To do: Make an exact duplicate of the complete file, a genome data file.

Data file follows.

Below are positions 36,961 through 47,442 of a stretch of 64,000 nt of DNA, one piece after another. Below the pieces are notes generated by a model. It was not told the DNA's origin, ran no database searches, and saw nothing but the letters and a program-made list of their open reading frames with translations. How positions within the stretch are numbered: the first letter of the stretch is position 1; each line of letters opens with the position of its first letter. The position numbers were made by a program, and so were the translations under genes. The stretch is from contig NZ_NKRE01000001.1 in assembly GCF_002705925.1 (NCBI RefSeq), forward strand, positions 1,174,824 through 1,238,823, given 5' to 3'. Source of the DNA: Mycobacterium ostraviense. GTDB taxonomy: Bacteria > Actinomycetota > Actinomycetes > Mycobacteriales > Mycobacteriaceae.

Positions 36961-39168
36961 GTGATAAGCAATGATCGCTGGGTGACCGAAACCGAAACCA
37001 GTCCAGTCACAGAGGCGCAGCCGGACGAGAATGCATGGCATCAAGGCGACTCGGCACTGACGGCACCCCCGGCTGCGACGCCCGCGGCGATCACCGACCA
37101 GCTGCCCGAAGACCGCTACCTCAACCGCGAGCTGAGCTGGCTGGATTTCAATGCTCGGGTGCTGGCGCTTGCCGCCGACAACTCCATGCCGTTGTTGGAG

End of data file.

Below are positions 36,961 through 47,442 of a stretch of 64,000 nt of DNA, one piece after another. Below the pieces are notes generated by a model. It was not told the DNA's origin, ran no database searches, and saw nothing but the letters and a program-made list of their open reading frames with translations. How positions within the stretch are numbered: the first letter of the stretch is position 1; each line of letters opens with the position of its first letter. The position numbers were made by a program, and so were the translations under genes. The stretch is from contig NZ_NKRE01000001.1 in assembly GCF_002705925.1 (NCBI RefSeq), forward strand, positions 1,174,824 through 1,238,823, given 5' to 3'. Source of the DNA: Mycobacterium ostraviense. GTDB taxonomy: Bacteria > Actinomycetota > Actinomycetes > Mycobacteriales > Mycobacteriaceae.

Positions 36961-39168
36961 GTGATAAGCAATGATCGCTGGGTGACCGAAACCGAAACCA
37001 GTCCAGTCACAGAGGCGCAGCCGGACGAGAATGCATGGCATCAAGGCGACTCGGCACTGACGGCACCCCCGGCTGCGACGCCCGCGGCGATCACCGACCA
37101 GCTGCCCGAAGACCGCTACCTCAACCGCGAGCTGAGCTGGCTGGATTTCAATGCTCGGGTGCTGGCGCTTGCCGCCGACAACTCCATGCCGTTGTTGGAG